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Have you investigated Texas nursing home care?

Once we hit 65, we have a 50-50 chance of developing arthritis, which can affect our ability to bathe and dress, to cook and feed ourselves, to get around.

We also have a 50-50 chance of developing cancer, and needing a lot of support during treatment and rehabilitation, including support during the months or years of “chemobrain” cognitive limitations.

When we are 85, we have a 50-50 chance of developing dementia.

Any of these could take us to a nursing home, where 51.6% of us die.

Texas nursing homes ranked last in the nation, based on the star system rating system used by the Center for Medicare and Medicaid Services (CMS).

They ranked third from the bottom in the average number of “serious deficiencies,” deficiencies where patients were at risk of or actually experienced serious harm or death in a study by ProPublica.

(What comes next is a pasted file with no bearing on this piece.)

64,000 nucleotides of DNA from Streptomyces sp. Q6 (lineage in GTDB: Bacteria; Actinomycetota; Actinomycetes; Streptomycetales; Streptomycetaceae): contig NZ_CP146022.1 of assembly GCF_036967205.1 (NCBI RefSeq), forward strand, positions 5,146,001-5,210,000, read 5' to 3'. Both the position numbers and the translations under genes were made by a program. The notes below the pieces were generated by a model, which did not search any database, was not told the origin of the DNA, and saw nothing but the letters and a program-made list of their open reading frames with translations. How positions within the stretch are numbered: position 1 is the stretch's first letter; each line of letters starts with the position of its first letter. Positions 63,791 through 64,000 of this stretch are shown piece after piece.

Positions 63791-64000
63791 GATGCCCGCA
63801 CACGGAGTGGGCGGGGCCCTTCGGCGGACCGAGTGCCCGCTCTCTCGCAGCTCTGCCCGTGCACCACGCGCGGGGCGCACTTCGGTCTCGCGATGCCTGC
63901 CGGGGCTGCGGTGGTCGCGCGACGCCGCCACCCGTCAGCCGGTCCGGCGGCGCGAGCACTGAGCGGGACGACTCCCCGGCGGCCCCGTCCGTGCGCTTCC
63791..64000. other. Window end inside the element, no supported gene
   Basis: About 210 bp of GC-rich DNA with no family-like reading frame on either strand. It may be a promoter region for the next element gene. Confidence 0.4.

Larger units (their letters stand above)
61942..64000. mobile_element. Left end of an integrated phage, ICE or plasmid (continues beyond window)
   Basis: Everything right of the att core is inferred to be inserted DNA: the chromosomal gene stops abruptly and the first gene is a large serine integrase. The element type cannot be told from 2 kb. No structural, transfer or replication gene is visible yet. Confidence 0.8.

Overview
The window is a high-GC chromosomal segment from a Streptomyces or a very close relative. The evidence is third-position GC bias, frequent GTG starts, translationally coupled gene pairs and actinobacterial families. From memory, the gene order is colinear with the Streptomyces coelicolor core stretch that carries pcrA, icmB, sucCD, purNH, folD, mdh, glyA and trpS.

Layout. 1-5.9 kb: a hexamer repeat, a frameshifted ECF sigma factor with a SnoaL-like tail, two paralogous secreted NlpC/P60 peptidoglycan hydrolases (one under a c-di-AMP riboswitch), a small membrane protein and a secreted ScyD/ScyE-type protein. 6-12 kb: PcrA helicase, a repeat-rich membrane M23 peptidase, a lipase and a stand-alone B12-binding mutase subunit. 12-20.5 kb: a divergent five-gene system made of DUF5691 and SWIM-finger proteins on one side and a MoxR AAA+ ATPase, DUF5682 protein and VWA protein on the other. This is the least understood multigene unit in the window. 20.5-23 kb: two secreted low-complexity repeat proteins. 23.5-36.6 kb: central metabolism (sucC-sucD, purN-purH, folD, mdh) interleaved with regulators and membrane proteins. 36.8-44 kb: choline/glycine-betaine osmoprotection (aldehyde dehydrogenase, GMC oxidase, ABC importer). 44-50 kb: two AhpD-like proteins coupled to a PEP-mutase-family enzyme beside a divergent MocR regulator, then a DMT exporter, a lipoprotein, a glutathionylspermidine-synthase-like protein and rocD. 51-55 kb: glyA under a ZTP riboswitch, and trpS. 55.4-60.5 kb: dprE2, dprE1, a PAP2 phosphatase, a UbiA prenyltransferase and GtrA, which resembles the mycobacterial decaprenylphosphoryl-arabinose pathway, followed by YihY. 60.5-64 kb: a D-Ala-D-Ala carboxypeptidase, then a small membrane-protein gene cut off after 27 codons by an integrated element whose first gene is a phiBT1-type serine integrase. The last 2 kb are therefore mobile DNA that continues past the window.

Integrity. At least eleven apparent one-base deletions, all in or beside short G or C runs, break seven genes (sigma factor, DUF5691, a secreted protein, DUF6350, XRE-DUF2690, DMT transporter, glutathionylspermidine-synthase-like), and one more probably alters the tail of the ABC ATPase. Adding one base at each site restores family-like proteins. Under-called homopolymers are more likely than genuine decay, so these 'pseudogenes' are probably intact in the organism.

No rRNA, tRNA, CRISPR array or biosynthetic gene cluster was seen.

The Texas Department of Aging and Disability Services gave Texas nursing homes an average rating of 58 out of 100, a solid F.

Is there a good Texas nursing home, even for the 3% of Texans who pay privately? Nursing home administrators have a high turnover rate. Nursing home R.N.s have a 94% turnover rate. Certified nurse’s assistants (CNAs), the people from whom we will receive most of our care, have a 100-170% turnover rate – and a high absentee rate.

Given that we have a better (or worse) than 50-50 chance of needing nursing home care, how can we beat the odds? We can investigate Green Home nursing cottages, Eden Alternative nursing homes and VA homes. We can check out medicaid/nursinghomecompare. We can talk with others. We can visit, more than once, on weekends as well as weekdays and at different times of day.

We must do this while we are still healthy or rely on our family to do it in a rush.

Whether we are at home or in a nursing home, family remains our greatest asset. The best predictor of good nursing home care is frequent visits.

 

 

 

Terry Garrett is a member of the National Academy of Elder Law Attorneys and is active in the Texas and Austin Bar Associations. She graduated with honors from Cornell University. She was on the Dean’s List at Wharton Business School. She earned her J.D. at Columbia Law School, receiving the Parker Award and a Mellon Fellowship.

She assists families of people with special needs, people planning for the retirement years and people administering estates.

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